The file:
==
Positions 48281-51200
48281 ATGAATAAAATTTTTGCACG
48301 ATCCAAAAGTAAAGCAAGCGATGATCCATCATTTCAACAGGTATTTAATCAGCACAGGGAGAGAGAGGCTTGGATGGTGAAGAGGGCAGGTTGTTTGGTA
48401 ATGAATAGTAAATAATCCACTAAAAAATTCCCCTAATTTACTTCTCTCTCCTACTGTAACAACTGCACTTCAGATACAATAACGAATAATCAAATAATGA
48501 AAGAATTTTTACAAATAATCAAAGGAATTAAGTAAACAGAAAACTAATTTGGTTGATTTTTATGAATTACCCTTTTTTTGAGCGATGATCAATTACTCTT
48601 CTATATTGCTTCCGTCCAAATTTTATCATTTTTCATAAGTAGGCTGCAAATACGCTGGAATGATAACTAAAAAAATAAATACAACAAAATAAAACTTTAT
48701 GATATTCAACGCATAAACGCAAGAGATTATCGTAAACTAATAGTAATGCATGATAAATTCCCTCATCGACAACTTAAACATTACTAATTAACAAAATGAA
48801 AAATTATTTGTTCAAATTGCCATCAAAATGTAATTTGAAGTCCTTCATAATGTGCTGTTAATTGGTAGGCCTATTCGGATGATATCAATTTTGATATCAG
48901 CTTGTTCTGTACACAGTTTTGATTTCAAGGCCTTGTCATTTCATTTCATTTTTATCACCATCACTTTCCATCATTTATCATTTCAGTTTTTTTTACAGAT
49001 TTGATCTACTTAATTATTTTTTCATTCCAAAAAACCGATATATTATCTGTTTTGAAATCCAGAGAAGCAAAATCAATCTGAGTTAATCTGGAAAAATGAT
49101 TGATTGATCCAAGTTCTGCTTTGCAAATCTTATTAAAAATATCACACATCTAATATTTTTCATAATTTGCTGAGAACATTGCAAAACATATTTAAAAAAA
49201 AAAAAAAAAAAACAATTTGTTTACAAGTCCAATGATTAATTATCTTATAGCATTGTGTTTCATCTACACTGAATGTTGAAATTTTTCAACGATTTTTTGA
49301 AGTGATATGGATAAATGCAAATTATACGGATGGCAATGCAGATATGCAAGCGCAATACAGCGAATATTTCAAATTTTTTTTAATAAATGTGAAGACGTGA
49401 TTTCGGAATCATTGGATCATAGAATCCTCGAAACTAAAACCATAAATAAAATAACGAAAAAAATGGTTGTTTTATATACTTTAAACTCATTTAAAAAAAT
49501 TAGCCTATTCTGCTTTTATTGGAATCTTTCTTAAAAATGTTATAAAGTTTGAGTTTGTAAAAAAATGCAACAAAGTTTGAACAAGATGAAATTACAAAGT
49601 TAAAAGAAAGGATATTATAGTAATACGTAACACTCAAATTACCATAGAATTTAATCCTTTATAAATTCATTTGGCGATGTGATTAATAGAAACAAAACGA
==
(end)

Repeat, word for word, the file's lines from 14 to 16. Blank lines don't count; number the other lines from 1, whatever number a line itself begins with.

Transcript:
49401 TTTCGGAATCATTGGATCATAGAATCCTCGAAACTAAAACCATAAATAAAATAACGAAAAAAATGGTTGTTTTATATACTTTAAACTCATTTAAAAAAAT
49501 TAGCCTATTCTGCTTTTATTGGAATCTTTCTTAAAAATGTTATAAAGTTTGAGTTTGTAAAAAAATGCAACAAAGTTTGAACAAGATGAAATTACAAAGT
49601 TAAAAGAAAGGATATTATAGTAATACGTAACACTCAAATTACCATAGAATTTAATCCTTTATAAATTCATTTGGCGATGTGATTAATAGAAACAAAACGA